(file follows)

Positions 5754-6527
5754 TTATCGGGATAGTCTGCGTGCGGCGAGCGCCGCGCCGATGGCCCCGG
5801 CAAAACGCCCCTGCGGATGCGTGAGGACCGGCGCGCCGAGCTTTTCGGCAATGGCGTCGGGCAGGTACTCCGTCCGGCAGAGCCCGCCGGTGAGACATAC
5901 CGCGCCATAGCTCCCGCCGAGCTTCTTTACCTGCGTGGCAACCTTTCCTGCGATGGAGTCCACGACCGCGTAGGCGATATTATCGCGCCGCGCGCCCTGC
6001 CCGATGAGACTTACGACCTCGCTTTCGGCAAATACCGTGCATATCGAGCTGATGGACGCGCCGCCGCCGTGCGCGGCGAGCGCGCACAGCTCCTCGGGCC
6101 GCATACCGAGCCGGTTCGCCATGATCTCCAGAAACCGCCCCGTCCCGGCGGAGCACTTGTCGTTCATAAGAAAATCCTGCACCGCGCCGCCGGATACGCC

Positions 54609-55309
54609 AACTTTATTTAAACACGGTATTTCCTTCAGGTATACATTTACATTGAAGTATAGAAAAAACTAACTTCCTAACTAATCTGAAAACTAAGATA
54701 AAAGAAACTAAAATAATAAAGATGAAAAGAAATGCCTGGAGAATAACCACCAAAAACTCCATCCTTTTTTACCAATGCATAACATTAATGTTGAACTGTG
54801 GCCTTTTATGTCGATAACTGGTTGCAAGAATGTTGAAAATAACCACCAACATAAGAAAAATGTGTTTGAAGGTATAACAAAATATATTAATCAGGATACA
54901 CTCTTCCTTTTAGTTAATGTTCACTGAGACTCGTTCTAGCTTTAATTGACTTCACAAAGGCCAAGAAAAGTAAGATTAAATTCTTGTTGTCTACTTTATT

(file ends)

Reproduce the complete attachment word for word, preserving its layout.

Positions 5754-6527
5754 TTATCGGGATAGTCTGCGTGCGGCGAGCGCCGCGCCGATGGCCCCGG
5801 CAAAACGCCCCTGCGGATGCGTGAGGACCGGCGCGCCGAGCTTTTCGGCAATGGCGTCGGGCAGGTACTCCGTCCGGCAGAGCCCGCCGGTGAGACATAC
5901 CGCGCCATAGCTCCCGCCGAGCTTCTTTACCTGCGTGGCAACCTTTCCTGCGATGGAGTCCACGACCGCGTAGGCGATATTATCGCGCCGCGCGCCCTGC
6001 CCGATGAGACTTACGACCTCGCTTTCGGCAAATACCGTGCATATCGAGCTGATGGACGCGCCGCCGCCGTGCGCGGCGAGCGCGCACAGCTCCTCGGGCC
6101 GCATACCGAGCCGGTTCGCCATGATCTCCAGAAACCGCCCCGTCCCGGCGGAGCACTTGTCGTTCATAAGAAAATCCTGCACCGCGCCGCCGGATACGCC

Positions 54609-55309
54609 AACTTTATTTAAACACGGTATTTCCTTCAGGTATACATTTACATTGAAGTATAGAAAAAACTAACTTCCTAACTAATCTGAAAACTAAGATA
54701 AAAGAAACTAAAATAATAAAGATGAAAAGAAATGCCTGGAGAATAACCACCAAAAACTCCATCCTTTTTTACCAATGCATAACATTAATGTTGAACTGTG
54801 GCCTTTTATGTCGATAACTGGTTGCAAGAATGTTGAAAATAACCACCAACATAAGAAAAATGTGTTTGAAGGTATAACAAAATATATTAATCAGGATACA
54901 CTCTTCCTTTTAGTTAATGTTCACTGAGACTCGTTCTAGCTTTAATTGACTTCACAAAGGCCAAGAAAAGTAAGATTAAATTCTTGTTGTCTACTTTATT